A Lot or a Little?
What you will—and won't—find in this book.
Shows how sharing ideas and information can inspire creativity. Good example of problem-solving and scientific collaboration. Some discussion of atmospheric science. Some good vocabulary words like "imperative," "comestibles," and "abscond."
Sometimes it's necessary to swallow your pride and ask for help. Putting down friends builds walls between you. What you intend as friendly teasing might feel very different to the recipient. Friends help get you out of trouble, not into trouble. People are seldom all good or all bad: Even people you dislike probably have talents, skills, or qualities you can appreciate. Teamwork makes it easier to tackle big problems.
Positive Role Models
All the boys are very bright but not very good at communicating with each other. Ken is curious and perceptive, good at considering the what-ifs and able -- eventually -- to check his assumptions. Dan is especially open-minded and stands up for a classmate Ken badmouths. The EngiNerds show great courage: They don't shy away from challenges and they're quick to help each other.
Violence & Scariness
Children attacked by robots suffer minor cuts and bruises; perilous encounters with aggressive robots.
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Potty humor language including "turd," "butt," "farted," and "poop."
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Parents Need to Know
Parents need to know that EngiNerds -- the promising start of a series by Jarrett Lerner -- is a well-written story about a group of engineering-minded 12-year-old boys whose technical know-how leads them in unexpected directions. There's a strong element of potty humor, but the book touches on substantive topics including friendship, respect, personal responsibility, and global challenges. A few children suffer minor injuries from the robots, and there are a few perilous moments. The EngiNerds seem to be ethnically diverse, but there are no female characters.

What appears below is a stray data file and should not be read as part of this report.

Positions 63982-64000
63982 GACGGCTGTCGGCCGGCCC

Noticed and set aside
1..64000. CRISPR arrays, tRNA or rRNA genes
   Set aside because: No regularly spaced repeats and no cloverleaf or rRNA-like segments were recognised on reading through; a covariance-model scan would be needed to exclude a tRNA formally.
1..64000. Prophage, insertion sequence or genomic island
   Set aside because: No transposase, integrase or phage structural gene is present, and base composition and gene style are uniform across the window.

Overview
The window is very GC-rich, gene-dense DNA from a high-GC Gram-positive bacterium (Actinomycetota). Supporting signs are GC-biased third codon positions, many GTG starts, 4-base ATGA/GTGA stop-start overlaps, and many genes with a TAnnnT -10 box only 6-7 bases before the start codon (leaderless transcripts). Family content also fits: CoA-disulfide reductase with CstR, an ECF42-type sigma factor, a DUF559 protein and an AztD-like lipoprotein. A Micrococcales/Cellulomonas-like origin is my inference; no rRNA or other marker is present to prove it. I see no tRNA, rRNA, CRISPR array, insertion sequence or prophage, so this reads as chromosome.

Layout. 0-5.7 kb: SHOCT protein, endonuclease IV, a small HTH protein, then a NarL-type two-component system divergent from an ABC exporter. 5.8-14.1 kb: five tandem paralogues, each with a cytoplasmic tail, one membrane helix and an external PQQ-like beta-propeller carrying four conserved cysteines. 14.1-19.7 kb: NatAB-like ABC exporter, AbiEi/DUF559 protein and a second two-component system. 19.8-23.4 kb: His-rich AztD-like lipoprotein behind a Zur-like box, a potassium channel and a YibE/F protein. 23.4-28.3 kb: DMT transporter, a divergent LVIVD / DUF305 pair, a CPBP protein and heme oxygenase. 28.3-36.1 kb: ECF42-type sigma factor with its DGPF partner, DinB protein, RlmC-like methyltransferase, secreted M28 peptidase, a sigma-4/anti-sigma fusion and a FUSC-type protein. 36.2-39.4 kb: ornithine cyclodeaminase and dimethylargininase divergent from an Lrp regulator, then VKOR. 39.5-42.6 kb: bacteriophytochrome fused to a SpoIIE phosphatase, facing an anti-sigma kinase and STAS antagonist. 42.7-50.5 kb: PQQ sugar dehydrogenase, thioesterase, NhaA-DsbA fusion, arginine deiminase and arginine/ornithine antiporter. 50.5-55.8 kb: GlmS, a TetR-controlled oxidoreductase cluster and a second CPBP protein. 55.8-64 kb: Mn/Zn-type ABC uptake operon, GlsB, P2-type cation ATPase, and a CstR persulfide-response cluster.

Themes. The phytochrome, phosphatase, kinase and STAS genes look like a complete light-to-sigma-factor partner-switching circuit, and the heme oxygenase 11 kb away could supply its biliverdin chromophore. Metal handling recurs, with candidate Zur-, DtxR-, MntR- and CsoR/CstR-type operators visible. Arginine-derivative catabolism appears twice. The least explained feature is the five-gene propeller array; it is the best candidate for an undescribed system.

Is It Any Good?
Jarrett Lerner's strong entry into the growing genre of STEM adventures hits some of the hallmarks -- like robots and DIY problem-solving skills -- but adds a welcome dose of emotional authenticity. EngiNerds is narrated by Ken, who's alternately loyal, dismissive, warmhearted, cocky, humbled, and courageous. Readers may be drawn in by rogue robots and plentiful potty humor, but they'll stay for the well-developed story and perceptive portrayal of kids whose passions aren't always understood, even by their closest friends. The robots' raging appetites are good for laughs, but there's real food for thought in the backstory of how and why the robots were designed.
The book is crying out for a how-to on making a catapult from chopsticks -- but inspired readers may enjoy the challenge of figuring it out. A few plot threads hint at the direction of the next book, set up by a cliffhanger ending.
Did we miss something on diversity?
Research shows a connection between kids' healthy self-esteem and positive portrayals in media. That's why we've added a new "Diverse Representations" section to our reviews that will be rolling out on an ongoing basis. You can help us help kids by suggesting a diversity update.